Roast hake fillet, herb crust, butter beans and chorizo

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Hake, with its delicate, sweet-tasting flesh, is highly prized in Southern Europe, so much so that the Spaniards buy over 95% of the UK catch. This is a pity, as it’s a wonderful fish to work with and can take any number of strong-flavoured accompaniments.


Chorizo, of course, is well-known in this country now; it’s earthy, smoky flavour and deep red colour lifts the character of almost anything it’s added to. Here, it gives the butterbean stew an unctuous smoothness that perfectly complements the creamy flesh of the beans.

Here, the fish is cooked in a little foil “boat”, which captures all the lovely juices as it cooks – they can be added to the sauce at the end. The herb crust protects the delicate flesh while cooking and provides a lovely crunchy texture to the dish – like a very upmarket fishfinger.



600g hake fillet, in one slice or cut into 4 equal pieces – you can use cod if hake is unavailable


Herb crust:


75g fresh bread – white is good, although any leftover bits of bread will do

A good handful of fresh herbs, eg parsley, tarragon, basil, chives – roughly chopped

Grated zest of 1 lemon

1 tbs olive oil


Butterbean stew:


Olive oil

1 large onion, roughly chopped

2 carrots, peeled and sliced

1 stick celery, sliced

1 clove garlic, chopped or crushed

1 sprig fresh thyme

100g cooking chorizo, finely sliced

1 tbs tomato puree

600g fresh, ripe tomatoes, skinned and roughly chopped – out of season use 1 x 400g tin chopped tomatoes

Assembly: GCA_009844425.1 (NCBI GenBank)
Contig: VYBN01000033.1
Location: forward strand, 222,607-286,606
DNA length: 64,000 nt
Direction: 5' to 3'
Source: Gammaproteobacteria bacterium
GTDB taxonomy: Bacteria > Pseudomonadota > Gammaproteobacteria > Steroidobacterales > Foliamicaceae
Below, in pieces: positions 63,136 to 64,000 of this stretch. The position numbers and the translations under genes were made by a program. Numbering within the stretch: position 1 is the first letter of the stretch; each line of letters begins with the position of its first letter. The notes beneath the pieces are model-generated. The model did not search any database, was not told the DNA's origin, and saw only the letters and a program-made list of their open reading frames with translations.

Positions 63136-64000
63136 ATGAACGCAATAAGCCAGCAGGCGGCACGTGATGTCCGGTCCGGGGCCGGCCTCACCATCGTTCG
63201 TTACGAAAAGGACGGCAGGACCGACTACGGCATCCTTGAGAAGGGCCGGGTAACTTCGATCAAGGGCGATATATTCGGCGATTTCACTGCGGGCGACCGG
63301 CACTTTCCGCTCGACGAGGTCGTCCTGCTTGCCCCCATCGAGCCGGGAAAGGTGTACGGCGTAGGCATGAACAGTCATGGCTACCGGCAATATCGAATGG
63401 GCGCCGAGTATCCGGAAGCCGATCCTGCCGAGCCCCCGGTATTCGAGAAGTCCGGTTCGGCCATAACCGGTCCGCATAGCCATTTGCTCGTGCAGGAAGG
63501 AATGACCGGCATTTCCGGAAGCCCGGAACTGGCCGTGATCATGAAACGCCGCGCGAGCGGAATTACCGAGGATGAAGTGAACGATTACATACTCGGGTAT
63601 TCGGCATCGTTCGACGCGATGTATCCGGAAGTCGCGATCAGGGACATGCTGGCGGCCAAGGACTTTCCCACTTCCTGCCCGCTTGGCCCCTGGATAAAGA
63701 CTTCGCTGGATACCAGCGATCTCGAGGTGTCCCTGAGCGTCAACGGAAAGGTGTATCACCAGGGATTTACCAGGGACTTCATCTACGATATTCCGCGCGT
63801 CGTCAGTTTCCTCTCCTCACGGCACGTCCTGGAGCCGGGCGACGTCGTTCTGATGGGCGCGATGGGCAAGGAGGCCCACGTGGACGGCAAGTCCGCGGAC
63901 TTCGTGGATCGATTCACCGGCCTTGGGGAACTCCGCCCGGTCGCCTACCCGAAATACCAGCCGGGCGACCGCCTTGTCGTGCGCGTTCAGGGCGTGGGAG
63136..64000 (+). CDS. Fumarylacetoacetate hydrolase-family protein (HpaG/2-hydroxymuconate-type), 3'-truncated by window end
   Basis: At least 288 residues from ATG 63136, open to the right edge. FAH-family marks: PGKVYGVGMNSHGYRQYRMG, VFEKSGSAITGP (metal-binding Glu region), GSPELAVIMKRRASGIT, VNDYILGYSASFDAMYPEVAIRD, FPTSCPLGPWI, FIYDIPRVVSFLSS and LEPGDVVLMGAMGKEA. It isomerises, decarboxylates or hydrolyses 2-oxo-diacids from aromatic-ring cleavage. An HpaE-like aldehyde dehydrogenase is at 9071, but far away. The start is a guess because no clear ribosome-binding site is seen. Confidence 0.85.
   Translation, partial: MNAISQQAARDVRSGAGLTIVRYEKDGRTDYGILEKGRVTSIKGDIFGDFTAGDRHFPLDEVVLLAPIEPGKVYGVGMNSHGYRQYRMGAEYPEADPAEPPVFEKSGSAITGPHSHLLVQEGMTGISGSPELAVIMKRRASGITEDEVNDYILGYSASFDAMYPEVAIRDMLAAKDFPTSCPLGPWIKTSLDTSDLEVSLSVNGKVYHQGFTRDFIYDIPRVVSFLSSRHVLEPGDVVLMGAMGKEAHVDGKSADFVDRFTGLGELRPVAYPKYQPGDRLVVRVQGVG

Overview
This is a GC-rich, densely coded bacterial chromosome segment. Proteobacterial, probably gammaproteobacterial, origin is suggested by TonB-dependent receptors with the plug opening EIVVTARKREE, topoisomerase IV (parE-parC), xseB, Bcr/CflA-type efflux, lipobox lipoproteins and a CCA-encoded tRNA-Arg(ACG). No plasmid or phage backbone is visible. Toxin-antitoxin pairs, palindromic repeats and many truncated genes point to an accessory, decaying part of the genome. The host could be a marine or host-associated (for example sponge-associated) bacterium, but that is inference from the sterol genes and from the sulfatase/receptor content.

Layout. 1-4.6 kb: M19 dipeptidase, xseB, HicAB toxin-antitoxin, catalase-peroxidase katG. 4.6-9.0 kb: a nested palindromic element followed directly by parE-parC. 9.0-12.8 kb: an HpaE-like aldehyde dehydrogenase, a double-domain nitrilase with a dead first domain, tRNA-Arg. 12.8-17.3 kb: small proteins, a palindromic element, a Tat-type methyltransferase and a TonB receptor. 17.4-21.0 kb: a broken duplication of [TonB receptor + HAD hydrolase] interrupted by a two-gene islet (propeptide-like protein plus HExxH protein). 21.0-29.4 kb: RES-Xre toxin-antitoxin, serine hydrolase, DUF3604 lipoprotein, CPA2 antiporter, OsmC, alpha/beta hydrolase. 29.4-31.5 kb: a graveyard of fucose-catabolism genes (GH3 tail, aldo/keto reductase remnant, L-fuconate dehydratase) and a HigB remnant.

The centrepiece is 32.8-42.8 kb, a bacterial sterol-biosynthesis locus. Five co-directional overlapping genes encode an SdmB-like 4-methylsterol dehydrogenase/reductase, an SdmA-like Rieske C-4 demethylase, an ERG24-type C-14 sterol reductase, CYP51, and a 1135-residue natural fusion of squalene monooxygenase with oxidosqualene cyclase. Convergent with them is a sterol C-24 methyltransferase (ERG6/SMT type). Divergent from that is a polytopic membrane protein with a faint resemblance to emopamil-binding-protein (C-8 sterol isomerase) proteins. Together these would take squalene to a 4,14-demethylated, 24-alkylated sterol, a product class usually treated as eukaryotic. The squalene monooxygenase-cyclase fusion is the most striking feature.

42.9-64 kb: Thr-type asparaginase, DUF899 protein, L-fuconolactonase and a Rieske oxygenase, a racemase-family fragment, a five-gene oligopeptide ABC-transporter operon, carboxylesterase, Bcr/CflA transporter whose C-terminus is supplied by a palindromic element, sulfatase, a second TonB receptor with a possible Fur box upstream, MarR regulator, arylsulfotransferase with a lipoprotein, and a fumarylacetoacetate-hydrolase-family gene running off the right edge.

1 x 400g tin butterbeans (or 200g dried beans, soaked overnight and cooked until tender)

1 bay leaf


Start with the beans: in a large pan, sweat the onion, carrots and celery over medium heat in a good slug of olive oil for a couple of minutes, then add the chorizo, garlic and the leaves from the thyme. Cook until the fat from the chorizo starts to melt and the dish takes on a bright red hue. Stir in the tomato puree, then the drained butterbeans and finally the tomatoes and bayleaf. If using tinned tomatoes, a pinch of sugar wouldn’t go amiss – it just takes of that slight bitter edge. Bring to the boil and then simmer very gently until you have a rich, flavoursome stew and the vegetables are soft enough to cut with a spoon – this can take over an hour – add a little extra water if it starts to dry out. Remove the bayleaf, season to taste and set aside – keep hot if you plan to use straight away but this is much better made the day before and reheated.

For the crust, blitz everything except the oil to a fine crumb in a food processor – it should have a lovely bright green colour. Add the oil and process for another couple of seconds.



Remove any pin-bones from the fish with a pair of tweezers. Take a large square of foil, brush with olive oil and place the fish, skin side down, in the centre. Cover with the breadcrumbs and fold of the sides of the foil to make a little “boat”. Place the fish on a baking tray in the centre of a medium-hot oven and bake until the topping is crisp and the fish cooked through. Overcook the fish and it will dry out – even so, the flesh will have exuded a lot of moisture – the crust will soak some up and the rest you can add to the beans.


We normally serve the hake on top of the beans but you can place on a separate serving dish- lift carefully from the foil boat with a fish slice; the skin should stay attached to the foil. Pour any remaining juices into the butterbeans and serve. This goes well with some buttered new potatoes and fresh greens.

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